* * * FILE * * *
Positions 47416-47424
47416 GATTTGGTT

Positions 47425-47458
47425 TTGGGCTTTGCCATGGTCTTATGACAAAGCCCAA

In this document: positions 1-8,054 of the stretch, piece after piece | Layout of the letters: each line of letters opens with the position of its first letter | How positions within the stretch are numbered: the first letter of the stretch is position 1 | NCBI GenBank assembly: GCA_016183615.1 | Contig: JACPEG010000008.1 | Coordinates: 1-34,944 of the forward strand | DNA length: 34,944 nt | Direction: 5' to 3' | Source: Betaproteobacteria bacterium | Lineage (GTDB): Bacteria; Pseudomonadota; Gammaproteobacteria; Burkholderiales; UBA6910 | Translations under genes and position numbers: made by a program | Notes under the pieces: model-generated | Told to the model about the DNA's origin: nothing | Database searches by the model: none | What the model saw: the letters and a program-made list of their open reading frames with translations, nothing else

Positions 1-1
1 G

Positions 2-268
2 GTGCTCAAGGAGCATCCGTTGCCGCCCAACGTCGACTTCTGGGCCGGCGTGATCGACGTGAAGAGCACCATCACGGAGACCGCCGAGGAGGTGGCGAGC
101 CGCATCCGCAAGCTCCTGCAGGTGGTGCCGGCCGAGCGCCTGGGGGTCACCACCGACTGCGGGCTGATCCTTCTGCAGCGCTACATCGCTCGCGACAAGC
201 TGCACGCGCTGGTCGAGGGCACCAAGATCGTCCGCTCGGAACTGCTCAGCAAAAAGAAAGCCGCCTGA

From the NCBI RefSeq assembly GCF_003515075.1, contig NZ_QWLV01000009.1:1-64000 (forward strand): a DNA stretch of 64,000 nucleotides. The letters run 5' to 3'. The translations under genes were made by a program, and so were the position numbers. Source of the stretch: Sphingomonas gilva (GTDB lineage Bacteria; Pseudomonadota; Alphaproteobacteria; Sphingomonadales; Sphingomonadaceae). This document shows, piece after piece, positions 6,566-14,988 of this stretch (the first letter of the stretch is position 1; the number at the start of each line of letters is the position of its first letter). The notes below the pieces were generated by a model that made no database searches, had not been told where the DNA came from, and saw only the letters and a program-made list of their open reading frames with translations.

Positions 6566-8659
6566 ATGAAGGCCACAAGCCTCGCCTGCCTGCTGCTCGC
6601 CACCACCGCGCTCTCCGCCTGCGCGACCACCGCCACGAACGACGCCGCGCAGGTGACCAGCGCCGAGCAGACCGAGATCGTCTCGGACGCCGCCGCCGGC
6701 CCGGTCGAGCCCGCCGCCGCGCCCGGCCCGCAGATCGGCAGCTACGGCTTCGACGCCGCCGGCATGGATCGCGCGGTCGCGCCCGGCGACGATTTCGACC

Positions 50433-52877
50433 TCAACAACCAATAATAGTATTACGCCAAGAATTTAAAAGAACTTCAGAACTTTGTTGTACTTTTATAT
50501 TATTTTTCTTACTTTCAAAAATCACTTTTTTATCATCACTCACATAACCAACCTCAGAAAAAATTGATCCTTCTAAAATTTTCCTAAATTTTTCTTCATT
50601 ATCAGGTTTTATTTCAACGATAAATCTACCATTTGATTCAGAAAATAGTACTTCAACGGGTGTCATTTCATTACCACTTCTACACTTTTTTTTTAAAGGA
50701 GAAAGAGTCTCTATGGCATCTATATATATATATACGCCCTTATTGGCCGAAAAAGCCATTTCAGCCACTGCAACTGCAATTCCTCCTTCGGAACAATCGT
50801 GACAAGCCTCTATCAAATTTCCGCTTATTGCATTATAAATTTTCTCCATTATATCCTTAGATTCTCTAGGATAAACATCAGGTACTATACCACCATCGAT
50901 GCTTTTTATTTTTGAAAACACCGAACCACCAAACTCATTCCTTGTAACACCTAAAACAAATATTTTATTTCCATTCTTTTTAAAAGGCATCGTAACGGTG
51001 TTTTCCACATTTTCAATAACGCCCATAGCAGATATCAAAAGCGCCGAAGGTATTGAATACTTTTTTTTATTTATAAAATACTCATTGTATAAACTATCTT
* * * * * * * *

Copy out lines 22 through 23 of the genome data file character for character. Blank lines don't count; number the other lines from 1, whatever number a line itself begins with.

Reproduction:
50801 GACAAGCCTCTATCAAATTTCCGCTTATTGCATTATAAATTTTCTCCATTATATCCTTAGATTCTCTAGGATAAACATCAGGTACTATACCACCATCGAT
50901 GCTTTTTATTTTTGAAAACACCGAACCACCAAACTCATTCCTTGTAACACCTAAAACAAATATTTTATTTCCATTCTTTTTAAAAGGCATCGTAACGGTG